The effect of inclination on spiral varieties is shown in Table 5, which gives the frequencies for logR25 > 0.2. As expected, the frequencies of rings and pseudorings are considerably less, and more galaxies lack a variety estimate, due mainly to detection difficulties. De Vaucouleurs & Buta (1980b) investigated the effects of inclination on ring frequencies and found a general decrease for large galaxies, but that frequencies of features seen in SA and SAB galaxies can increase due to misclassification. In RC2 lenticulars, ``ansae'' along the major axis of an apparently nonbarred example were attributed to edge-on views of inner rings, and as a consequence the frequency of the (r)-variety unrealistically increases with inclination for such objects. It is clear now, however, that some ``ansae'' are probably connected to bars and not rings.
Kormendy (1979a) provided another statistical study, but focussed only on SB galaxies and accounted for lenses which are not really recognized in RC2. He found that 76% of intermediate to late Hubble type SB galaxies have inner rings and pseudorings, while 54% of early type SB galaxies have inner lenses. In this analysis, inner rings and pseudorings were combined. Again, the indication is that most barred galaxies are ringed or lensed.
The distributions of inner rings and pseudorings with revised Hubble stage T (coded on the RC2 numerical scale) were described by de Vaucouleurs (1963) and de Vaucouleurs & Buta (1980b). These studies found that inner rings are most frequent among early-type galaxies while inner pseudorings are most frequent among later type galaxies. A double-peaked distribution for inner rings (with peaks at stages -1 and +2 or S0+ and Sab) was also found. It is possible that some of the excess at stage S0+ (T = -1) in those studies is due to inclusion of lenses (Kormendy 1981). In Figure 23, we show the distribution of inner rings and pseudorings with type for a sample of RC3 galaxies having v3K 2500 km s1 and logR25 0.2. In such a volume-limited sample, the frequency of inner rings is nearly uniform in the range -2 T 5.
The frequencies of outer rings and nuclear rings are less well-established owing to more serious selection effects than for inner rings. De Vaucouleurs (1975a) first estimated the frequency of outer rings and pseudorings, and found that 4% of the galaxies in the Reference Catalogue of Bright Galaxies (RC1, de Vaucouleurs & de Vaucouleurs 1964) possess these features. The rings are most commonly observed around stage S0/a. However, though the rings seem rare, it is likely that the RC1 frequency estimate is too low. This is because of the wide range of surface brightnesses of outer rings. RC1 morphological types are based exclusively on large-scale prime focus plates, but outer rings are best detected on deep, small-scale Schmidt plates such as the SRC-J southern sky survey. Even on deep Schmidt plates, however, outer rings can be lost if there is significant galactic extinction. In Figure 24, we repeat de Vaucouleurs' calculations using the more complete RC3 data. This shows the relative frequency of closed outer rings (R) and outer pseudorings (R') versus revised Hubble stage. Rings classified as (R) are most common at stage S0/a, while pseudorings (R') are more common at later types, as would be expected. Both outer rings and pseudorings are nevertheless phenomena of early-type galaxies, being rare at stages later than Sc. Table 6 summarizes the percentage of outer rings and pseudorings versus radial velocity in RC3. For the lower redshift ranges, these features are found in about 10% of the entries over all types.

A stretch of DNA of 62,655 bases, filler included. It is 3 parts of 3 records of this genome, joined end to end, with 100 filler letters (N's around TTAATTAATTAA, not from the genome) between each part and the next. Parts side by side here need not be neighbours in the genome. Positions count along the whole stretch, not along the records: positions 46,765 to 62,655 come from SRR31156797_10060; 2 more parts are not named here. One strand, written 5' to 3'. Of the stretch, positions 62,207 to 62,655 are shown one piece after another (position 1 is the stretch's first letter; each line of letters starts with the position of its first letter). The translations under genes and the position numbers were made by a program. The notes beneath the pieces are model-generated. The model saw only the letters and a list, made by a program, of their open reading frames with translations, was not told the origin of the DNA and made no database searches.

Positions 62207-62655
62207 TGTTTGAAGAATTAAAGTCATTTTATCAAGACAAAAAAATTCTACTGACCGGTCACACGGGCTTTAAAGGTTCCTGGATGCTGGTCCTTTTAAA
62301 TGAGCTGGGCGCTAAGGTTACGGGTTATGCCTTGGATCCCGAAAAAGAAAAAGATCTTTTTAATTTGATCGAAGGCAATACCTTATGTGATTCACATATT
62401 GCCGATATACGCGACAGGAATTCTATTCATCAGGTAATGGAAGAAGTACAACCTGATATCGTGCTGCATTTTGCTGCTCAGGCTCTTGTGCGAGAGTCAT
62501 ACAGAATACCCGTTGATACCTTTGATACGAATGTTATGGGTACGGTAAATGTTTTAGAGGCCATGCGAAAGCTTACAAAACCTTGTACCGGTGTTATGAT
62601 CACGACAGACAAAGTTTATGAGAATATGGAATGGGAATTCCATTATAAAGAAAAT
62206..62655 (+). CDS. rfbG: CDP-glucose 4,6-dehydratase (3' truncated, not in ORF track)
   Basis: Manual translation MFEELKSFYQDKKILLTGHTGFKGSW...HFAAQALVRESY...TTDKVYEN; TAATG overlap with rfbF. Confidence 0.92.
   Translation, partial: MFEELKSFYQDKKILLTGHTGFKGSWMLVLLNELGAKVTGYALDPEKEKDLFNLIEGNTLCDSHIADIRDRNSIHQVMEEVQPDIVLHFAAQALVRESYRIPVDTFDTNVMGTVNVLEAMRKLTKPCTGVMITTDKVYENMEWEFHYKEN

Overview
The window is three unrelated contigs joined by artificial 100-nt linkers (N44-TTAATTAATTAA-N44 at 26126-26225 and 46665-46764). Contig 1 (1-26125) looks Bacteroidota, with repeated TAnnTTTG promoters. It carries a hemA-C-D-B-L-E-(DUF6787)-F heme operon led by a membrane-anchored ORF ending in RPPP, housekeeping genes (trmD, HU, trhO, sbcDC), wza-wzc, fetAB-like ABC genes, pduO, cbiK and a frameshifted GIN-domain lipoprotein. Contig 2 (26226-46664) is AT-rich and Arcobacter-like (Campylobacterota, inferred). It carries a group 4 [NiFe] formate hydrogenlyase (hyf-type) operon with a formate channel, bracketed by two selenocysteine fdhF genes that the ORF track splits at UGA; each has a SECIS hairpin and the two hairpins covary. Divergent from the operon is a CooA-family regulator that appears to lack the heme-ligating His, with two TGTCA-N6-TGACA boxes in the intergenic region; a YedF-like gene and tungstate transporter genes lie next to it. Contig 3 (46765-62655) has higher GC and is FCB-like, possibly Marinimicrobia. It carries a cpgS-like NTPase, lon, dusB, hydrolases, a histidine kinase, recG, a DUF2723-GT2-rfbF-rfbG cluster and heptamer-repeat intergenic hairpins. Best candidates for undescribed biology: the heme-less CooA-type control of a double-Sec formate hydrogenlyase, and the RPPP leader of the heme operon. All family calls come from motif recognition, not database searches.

For nuclear rings the problem of detection is most serious of all, not because these features are generally faint, but because they are located in the bright centers of galaxies that are easily overexposed on photographic images and where the luminosity gradient is very steep. Core overexposure and poor resolution are especially a problem with sky survey images, thus the true frequency of nuclear rings will have to be based on a CCD imaging survey of a well-defined galaxy sample. However, we believe that nuclear rings are not rare, especially in galaxies which have other rings. For example, Buta & Crocker (1991) found nuclear rings, some not previously known, in a small sample of galaxies chosen on the basis of the appearance of an outer ring or pseudoring. New examples of nuclear rings are turning up regularly in similar imaging surveys (e.g., Contini et al. 1995) or in radio continuum studies of active galaxies (Wilson et al. 1991; Forbes et al. 1994a, b; Storchi-Bergmann et al. 1996).